At 16 years old, Michelle Zauner wore bootcut jeans and Forever 21 t-shirts while she played simple sets at WOW Hall with only an acoustic guitar.
A decade later, she joked with the crowd at another WOW Hall performance. During a homecoming show on Friday night, Zauner, who now plays under the moniker Japanese Breakfast, said, “You have these moments in your life where you think, ‘I was such hot shit.’”
Throughout the night’s set, Zauner reflected on her time growing up in Eugene between performances of glimmery pop. She displayed a distinct intimacy with the venue and the crowd. Shedding light on the various inspirations of her songs — many coming from her experiences in this city — her performance was charming and powerful.
The Canadian four-piece band Ought opened the show. The band performed artsy, post-punk songs like “Diseducation,” “Men For Miles” and “Disgraced in America.” While energetic, the performance also maintained a contemplative nature. The group was most stimulating during its breakdowns, when drummer Tim Keen kept a more complicated beat and guitarist/vocalist Tim Darcy’s distorted guitar peaked through gloomy layers of keys and bass.
Ought’s performance was more ominous than that of Japanese Breakfast, but it set the energy in the room to a mellow excitement. During the tasteful punk tracks, Darcy’s rounded vocals dripped, sometimes spilling over the music. Once they exited the stage, the crowd was in heavy anticipation for the headliner.
Zauner, wearing a green striped dress that playfully reflected the stage lights, arrived with the rest of her band on stage to great applause from the young audience. She began with “Diving Woman,” the first song from her latest album, “Soft Sounds from Another Planet.”
Her light-hearted demeanor allowed her to groove to her own compositions freely. Zauner’s wonderful cantations were the centerpiece of the performance; her voice fluctuated between whispers and shouts. During her performance of “Everybody Wants to Love You,” she exhibited the perfect amount of rasp — her shrieks were heartstopping. Zauner is even more captivating on stage than in her studio tracks. Despite the fact that her music is generally more saddening in nature, Zauner seemed happy to be back in a familiar place.
“This is such a crazy special show for me to play at the WOW Hall,” Zauner told the audience. “I’ve seen many a gig here and played many first shows here when I was 16 and 18. It’s really special.”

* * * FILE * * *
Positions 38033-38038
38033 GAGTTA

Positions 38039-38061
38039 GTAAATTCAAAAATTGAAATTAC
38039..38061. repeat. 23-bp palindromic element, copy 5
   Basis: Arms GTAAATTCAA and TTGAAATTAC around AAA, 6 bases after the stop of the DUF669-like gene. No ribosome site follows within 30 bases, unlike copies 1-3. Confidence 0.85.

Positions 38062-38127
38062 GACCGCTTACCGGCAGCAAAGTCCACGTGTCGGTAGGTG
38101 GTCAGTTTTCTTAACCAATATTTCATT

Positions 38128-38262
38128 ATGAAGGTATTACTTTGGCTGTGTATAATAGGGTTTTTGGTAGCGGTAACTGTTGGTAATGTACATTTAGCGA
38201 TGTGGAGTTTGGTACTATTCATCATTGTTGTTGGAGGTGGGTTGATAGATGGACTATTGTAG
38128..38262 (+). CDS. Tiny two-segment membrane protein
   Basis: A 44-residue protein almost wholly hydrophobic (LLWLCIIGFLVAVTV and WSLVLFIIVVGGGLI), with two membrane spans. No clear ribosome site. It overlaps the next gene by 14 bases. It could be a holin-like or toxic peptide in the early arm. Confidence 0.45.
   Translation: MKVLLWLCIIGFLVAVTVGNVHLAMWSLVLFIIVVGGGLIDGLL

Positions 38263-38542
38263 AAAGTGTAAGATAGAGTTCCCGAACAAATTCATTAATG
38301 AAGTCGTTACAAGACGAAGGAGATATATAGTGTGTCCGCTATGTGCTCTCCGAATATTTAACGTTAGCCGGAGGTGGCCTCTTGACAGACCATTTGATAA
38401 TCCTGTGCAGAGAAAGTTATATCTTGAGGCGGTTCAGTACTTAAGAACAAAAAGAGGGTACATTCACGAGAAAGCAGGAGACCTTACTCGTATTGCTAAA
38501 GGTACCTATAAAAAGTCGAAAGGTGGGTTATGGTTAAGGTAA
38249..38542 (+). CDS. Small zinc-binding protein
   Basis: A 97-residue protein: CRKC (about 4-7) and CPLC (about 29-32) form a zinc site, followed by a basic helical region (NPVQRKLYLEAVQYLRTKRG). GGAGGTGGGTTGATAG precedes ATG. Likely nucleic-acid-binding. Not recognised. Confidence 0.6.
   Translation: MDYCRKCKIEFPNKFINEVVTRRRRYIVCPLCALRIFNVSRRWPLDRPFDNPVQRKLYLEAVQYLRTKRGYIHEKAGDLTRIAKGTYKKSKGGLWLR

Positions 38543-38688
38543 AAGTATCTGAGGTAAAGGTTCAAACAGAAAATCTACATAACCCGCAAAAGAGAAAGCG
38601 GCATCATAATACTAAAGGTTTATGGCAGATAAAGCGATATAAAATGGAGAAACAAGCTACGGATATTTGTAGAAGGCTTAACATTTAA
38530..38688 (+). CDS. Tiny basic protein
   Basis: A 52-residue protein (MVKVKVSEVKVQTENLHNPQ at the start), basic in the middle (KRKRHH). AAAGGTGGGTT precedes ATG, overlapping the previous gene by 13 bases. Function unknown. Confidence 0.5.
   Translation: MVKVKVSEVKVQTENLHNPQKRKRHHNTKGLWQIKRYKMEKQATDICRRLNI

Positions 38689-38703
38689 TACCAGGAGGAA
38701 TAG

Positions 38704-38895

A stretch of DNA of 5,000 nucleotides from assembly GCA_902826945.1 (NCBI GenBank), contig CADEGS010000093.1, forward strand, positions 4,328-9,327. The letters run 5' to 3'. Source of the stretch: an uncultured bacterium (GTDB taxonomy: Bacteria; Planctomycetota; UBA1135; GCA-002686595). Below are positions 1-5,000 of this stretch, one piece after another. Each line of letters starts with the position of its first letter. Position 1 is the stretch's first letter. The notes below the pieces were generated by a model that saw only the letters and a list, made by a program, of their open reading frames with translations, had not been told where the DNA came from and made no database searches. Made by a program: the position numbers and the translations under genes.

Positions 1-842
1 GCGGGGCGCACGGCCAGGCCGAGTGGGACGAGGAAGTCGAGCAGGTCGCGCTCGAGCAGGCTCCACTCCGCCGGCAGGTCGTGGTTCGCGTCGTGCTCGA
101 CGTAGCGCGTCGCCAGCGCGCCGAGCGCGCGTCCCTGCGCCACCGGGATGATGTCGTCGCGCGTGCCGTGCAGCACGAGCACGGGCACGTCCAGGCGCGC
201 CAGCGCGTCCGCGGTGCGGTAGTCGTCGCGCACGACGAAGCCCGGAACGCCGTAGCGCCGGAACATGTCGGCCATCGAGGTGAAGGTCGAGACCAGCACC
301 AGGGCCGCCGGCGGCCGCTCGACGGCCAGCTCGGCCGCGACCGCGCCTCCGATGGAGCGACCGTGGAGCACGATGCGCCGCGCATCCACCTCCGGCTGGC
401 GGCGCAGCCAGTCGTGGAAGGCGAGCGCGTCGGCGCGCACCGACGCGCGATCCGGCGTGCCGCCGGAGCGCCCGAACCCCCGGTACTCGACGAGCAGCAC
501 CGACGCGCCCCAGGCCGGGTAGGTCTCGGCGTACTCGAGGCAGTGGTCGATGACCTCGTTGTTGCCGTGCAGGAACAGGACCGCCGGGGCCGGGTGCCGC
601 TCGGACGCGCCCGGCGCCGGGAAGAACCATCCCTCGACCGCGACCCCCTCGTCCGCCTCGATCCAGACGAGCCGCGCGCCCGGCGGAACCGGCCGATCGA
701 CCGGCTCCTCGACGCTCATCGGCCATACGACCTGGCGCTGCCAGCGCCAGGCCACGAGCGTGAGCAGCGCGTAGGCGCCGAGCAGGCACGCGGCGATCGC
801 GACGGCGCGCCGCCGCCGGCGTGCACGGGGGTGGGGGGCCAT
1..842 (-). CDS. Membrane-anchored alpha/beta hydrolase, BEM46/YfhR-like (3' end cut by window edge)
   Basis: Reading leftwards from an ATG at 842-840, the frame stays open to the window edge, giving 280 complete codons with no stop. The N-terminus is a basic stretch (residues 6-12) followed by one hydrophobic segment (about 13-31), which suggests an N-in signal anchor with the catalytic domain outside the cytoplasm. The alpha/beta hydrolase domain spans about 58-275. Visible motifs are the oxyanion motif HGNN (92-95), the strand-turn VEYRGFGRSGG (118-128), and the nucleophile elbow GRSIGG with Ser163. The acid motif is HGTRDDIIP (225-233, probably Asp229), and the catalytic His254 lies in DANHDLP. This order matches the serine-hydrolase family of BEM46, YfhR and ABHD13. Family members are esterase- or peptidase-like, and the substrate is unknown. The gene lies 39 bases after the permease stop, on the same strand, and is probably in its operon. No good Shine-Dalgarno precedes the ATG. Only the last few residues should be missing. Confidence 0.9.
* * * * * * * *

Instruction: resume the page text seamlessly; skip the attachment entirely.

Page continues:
She played a white-and-black electric guitar, and sometimes put it down to focus on singing at the mic. Halfway through the show, she picked up an acoustic guitar and delivered beautiful renditions of “Till Death” and “Triple 7” with just one other band member on stage.
Throughout the show, Zauner shared a few anecdotes about her time in Eugene. She mentioned the dreaded Snowball Dances that she attended at Roosevelt Middle School (which informed her song “Boyish”), having her best friend cut her hair in her friend’s apartment on Willamette Street and junior prom, where she wore a suit and her date wore a dress. She wrote the album “Psychopomp” at her parents’ house beyond Spencer’s Butte shortly after her mom passed away from cancer.
“So many of these songs are written about my time in Eugene, so it feels really good to play them here,” she said. “But they have a sort of haunted quality. What was a really cool place to grow up turned out to be a really sad place to come back to.”
She exited the stage for the first time after a performance of “The Machinist.” “It’s about falling in love with a robot,” she said in a humorous tone. When the song ended, Zauner thanked the crowd and left the stage, leaving the audience at WOW Hall wanting more.
After a lasting applause and shouts of “encore,” Japanese Breakfast returned to the stage and performed a cover of The Cranberries’ “Dreams.” Zauner and the rest of her band showed much appreciation for the crowd as they rocked out for the last time. After the cover, she thanked everyone again and left the stage, professing her love for the city that she was raised in.